Tuesday, December 25, 2012

A "Meg" Winter

Imagine my thrill after reading Little Women at age 10, to be told that the March sisters resided a mere 20 miles away in Concord, Massachusetts.  But then, Orchard House was not open in the winter and I had to wait until spring to visit their fascinating abode.  It was the first of nearly annual jaunts to my favorite 19th century historic site.

I love the 1994 movie version of the Louisa May Alcott book and watch it faithfully each Christmas season but two years ago, Mom gave me "her version" of the film, the one starring June Allyson. Now I view them back to back.  Most girls identify with outspoken, fun-loving, tomboy Jo, but I've always been a "Meg" and proud of it.  She was the March girl I most wanted to get to know, be like, emulate.  Pretty, older, wiser than Jo, she was traditional, wanting home and marriage over adventure.  Perhaps it is because I had such wonderful homecaring role models in my mother and grandmother, or perhaps it is because like Meg, I covet lovely things, which was such a hardship for her during the March's hungry years.

"Meg Goes to Vanity Fair" is my very favorite Little Women chapter because although Meg laments about not having the proper clothes, much is described about the delightfully modest wardrobe her sisters put together for her to take to Annie Moffat's party. It may not have been the most stylish but they were fine garments embellished with love from her sisters' sewing baskets.

This winter, my plan is to return my home to its organized "well-oiled machine" splendor.  I've been neglecting some things and I need to purge.  I will also take a gimlet eye to my closet and update and fix some items in a Meg-like way.  I'll find new ways to put things together - will my faux fur collar look nice with that oldish caramel cashmere sweater?  Can I polish my classic black leather platform pumps back to just-bought splendor?  I'll have a care, take time, embrace frugality, and settle in for the long winter spell.

And so now I must ask, which March sister are you?

9 comments:

  1. Oh, one of the topics dearest to my heart: my name is Amy Laurie and I was named after Amy and her husband, Laurie.

    Despite this, I'm a Beth at heart. I love staying at home, tending the fire, while other people are out and about. I'm deeply introverted, and shy. I know Beth had a tragic end, but other than that I relate most to her desire to be hidden away, tending to her family. I feel rather blessed that my husband honors this counter-cultural desire of mine.

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    1. I'm a cross between Louisa and Beth, being a writer, having a bad temper and having ambition, but I also very much relate to Beth's quiet ways and the good she does in everyday life. Louisa, the real life woman is my guide and Beth is my favorite March sister.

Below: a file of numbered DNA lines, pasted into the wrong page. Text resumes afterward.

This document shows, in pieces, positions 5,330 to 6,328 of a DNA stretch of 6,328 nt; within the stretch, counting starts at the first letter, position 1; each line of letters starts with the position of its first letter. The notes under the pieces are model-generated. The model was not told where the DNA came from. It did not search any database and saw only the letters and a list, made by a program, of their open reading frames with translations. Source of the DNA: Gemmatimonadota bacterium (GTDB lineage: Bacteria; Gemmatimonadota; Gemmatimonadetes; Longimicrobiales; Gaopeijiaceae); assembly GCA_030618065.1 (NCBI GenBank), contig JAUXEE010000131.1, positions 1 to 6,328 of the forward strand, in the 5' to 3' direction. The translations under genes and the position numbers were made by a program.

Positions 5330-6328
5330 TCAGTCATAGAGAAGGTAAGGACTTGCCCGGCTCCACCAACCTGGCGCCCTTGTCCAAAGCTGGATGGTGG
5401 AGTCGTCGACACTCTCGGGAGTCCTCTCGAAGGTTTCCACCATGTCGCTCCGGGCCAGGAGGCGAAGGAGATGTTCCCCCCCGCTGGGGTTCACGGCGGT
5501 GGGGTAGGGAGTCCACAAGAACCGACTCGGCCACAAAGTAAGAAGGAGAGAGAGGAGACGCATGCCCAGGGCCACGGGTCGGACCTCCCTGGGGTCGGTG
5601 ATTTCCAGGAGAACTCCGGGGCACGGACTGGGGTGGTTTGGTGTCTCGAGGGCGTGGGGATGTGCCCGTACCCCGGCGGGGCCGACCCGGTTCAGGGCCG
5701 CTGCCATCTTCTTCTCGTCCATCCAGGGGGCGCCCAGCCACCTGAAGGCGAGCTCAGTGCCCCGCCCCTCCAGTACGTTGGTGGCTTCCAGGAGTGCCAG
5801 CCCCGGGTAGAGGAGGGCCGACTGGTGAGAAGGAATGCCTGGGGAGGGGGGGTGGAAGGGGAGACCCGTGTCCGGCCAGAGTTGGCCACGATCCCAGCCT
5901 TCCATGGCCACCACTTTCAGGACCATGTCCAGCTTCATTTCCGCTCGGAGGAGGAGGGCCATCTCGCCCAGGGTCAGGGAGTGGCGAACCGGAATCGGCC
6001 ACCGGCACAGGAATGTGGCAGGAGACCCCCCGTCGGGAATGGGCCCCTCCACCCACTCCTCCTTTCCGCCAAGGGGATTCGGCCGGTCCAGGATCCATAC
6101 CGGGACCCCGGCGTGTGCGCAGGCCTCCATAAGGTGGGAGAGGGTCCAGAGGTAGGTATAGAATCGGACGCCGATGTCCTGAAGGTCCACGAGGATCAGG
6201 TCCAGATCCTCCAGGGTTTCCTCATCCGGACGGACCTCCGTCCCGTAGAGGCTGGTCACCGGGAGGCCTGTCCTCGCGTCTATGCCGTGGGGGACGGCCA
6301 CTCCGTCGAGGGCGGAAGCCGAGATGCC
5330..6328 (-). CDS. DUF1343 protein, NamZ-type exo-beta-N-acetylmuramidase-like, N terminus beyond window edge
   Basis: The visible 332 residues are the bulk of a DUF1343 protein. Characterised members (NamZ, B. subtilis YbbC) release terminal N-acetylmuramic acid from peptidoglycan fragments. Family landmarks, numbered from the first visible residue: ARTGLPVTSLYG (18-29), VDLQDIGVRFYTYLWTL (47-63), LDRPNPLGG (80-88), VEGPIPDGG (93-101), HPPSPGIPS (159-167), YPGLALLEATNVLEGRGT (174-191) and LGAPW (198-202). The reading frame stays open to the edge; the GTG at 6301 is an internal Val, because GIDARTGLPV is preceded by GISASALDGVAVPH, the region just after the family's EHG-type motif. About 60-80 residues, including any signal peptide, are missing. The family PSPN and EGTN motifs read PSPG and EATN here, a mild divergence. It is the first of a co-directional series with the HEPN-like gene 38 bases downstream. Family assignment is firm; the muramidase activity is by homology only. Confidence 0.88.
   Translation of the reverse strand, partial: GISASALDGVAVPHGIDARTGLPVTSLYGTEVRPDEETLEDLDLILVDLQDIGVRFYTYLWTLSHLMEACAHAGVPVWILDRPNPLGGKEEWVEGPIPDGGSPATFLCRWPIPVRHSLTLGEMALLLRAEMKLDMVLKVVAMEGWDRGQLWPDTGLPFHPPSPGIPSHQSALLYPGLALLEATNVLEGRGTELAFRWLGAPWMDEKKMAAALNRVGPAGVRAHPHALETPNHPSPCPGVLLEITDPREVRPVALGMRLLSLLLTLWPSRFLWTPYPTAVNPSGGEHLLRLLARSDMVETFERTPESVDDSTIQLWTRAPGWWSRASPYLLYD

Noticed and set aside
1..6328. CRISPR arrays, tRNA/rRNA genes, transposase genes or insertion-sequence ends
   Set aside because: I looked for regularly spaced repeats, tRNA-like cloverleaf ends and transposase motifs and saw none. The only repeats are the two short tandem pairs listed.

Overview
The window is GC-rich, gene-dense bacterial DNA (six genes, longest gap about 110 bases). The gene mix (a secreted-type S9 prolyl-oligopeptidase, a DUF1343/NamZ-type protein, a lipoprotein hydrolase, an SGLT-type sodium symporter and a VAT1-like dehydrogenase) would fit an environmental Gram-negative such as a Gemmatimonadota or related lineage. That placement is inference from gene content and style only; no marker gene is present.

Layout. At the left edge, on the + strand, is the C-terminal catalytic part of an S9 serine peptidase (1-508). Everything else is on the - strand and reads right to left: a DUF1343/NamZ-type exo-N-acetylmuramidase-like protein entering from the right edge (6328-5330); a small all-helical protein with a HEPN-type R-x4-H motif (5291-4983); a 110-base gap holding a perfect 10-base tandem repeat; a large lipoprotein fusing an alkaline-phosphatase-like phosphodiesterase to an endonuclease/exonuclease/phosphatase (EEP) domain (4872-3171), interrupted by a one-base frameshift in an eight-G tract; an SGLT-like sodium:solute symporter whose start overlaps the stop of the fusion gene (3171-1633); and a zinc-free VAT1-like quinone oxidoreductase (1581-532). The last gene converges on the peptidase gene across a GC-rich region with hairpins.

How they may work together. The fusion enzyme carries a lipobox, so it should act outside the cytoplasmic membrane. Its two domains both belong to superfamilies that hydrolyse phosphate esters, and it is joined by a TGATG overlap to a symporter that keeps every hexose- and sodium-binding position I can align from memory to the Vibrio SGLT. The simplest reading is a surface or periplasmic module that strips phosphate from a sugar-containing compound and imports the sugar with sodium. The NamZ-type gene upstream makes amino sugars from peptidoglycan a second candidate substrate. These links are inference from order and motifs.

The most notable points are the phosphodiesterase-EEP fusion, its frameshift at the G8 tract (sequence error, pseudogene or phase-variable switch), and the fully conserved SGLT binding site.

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  2. Dearest Amy (or should I say Beth?),

    I've never known a Beth before! In a world that tips and twirls in all directions, you are blessed to know yourself so well and honor it! As does your hubby! Happy Christmas!

    Emily (Meg)

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  3. I think I identify most with Jo. I was quite tomboyish when younger and Lord knows I certainly had (still have!)the fiery outbursts! There is much fun to be had by not following the herd.

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  4. It's funny, as a kid I was totally Jo...outspoken, boyish, bookish and a writer, loud, and frank to the point of shocking. But after having 3 children and raising them sans husband, I feel I've come to embrace the Marmee in me. Her wisdom and deep love and caring resonate with me, as does her capacity to see the best in others and rely on their good hearts to come through. I have 4 "daughters" now, thanks to marriages,..and there are at least 2 Jos in the mix...yikes!!!

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  5. I LOVE that you are a Marmee!

    Emily

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  6. Hah, me too! That's cool.

    I'm a cross between Jo and Beth. Temperamentally I was more like Jo when I was young with the anger/mood issues but I always had Beth's shyness. The creative fire though runs deep. Now in my 50s, I'm more like Beth and want to be like her. She is so kind, truly giving herself to others.

    I love your ode to Meg! I have met other "Meg" people and they are lovely. I think you did a wonderful job of presenting Meg in such a positive way. Most people tend to dismiss Meg (and Beth too) when in fact, ALL FOUR SISTERS were tremendously important to the story.

    I blog about Louisa May Alcott if you want to come and visit: http://www.louisamayalcottismypassion.com

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  7. What a sweet and delightful post! My real name is Meg, but I'm a Jo. Maybe we should all switch to our real names, eh? I'm a writer, a Civil War buff, have a temper, and can't cook to save my life. But the story ideas keep coming, as they always do. :)

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  8. Meg, you are a Civil War buff??? That's so interesting and Little Women as you well know was set during the war!

    Emily

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